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I had prolonged; the whole family loaded me with caresses and kindness, and when the peasant was alone with me I enquired how he came to be so well provided for. I kept my word with you, father, (said the man) and resolved to lead a good life: I begged my way hither, which is my native country, and engaged in the service of the master of this farm; and gaining his favour by my fidelity and attachment to his interests, he gave me his only daughter in marriage: God has blessed my endeavours; I have amassed a little wealth, and I beg that you will dispose of me and all that is mine : I shall now die content, since I have been able to see and testify my gratitude towards my deliverer.' I told him I was well repaid for all I had done by the use he had made of his preservation. I could not be prevailed on to accept the offers he made me; but did not refuse remaining with him for some days, during which time I received a treatment fit for a monarch ; and when he could no longer prevail on me to stay, he mounted me on his best horse, and never quitted me to my journey's end."

Thus was a subject saved to the State by the divine mercy of a friar, a subject whose generations may by this time have populated a province; and in the moments of future dangers be able to serve the sovereign of an empire, by saving his country from a destructive enemy.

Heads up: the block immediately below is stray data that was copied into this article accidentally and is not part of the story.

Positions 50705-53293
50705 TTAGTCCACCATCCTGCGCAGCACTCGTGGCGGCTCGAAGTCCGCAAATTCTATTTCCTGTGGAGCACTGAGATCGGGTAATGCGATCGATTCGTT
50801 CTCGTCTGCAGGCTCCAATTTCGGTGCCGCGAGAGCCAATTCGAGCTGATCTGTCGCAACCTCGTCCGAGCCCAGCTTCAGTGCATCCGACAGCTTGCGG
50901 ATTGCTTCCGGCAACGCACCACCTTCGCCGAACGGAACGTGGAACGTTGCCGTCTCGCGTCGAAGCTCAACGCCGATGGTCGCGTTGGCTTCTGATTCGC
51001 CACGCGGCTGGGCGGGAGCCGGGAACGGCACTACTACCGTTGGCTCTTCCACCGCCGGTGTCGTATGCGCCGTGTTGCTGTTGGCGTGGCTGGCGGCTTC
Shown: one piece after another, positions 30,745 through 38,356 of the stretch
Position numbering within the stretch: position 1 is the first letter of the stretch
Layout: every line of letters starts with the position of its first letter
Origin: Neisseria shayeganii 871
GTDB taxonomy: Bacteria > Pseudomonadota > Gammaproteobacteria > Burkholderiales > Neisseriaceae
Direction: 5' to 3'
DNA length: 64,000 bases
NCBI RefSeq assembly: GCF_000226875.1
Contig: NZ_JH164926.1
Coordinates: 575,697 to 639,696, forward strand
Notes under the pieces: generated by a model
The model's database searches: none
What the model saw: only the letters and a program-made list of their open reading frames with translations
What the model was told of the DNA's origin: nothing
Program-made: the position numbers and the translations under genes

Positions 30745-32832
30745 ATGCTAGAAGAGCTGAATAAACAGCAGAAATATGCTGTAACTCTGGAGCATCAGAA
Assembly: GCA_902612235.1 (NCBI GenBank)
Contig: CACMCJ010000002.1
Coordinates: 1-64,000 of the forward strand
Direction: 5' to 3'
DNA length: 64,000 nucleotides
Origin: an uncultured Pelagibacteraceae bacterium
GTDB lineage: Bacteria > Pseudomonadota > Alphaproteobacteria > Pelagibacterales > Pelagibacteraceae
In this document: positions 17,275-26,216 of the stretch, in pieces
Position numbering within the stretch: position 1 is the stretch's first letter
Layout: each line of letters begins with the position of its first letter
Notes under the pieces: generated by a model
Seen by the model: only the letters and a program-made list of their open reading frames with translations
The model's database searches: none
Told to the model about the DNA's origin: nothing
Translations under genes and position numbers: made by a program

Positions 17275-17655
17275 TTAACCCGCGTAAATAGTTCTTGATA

To come nearer home, to show the merciful spirit (if possible) in a more amiable light, I will narrate, on a future day, an occurrence that befell our own countryman the tuneful Shenstone, at his Farme-Orne, near Birmingham.

The tuneful bard, whose sweet descriptive song,
Could charm to love the cold and wand'ring throng.

T. N.

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ON THE MOON.
By God's command the Moon, as day-light fader,
Lifts her broad circle in the deep'ning shades
Array'd in glory, and entbrond in light,
She breaks the solemn terrors of the night :
Sweetly inconstant in her varying fame,
She changes still-another-yet the same!
Now in decrease, by slow degrees she shrouds
Her fading lustre in a veil of clouds ;
of increase now her gathering beams display
A blaze of light and give a paler day ;
Ten thousand stars adorn ber glittering train,
Fall when she falls, and rise with her again ;
And p'er the deserts of the sky unfold
Their burning spangles of siderial gold.
Through the wide heav'ns she moves serenely bright,
Queen of the day attendants of the night ;
Orb above orb in sweet confusion lics,
And with a bright disorder paints the skies,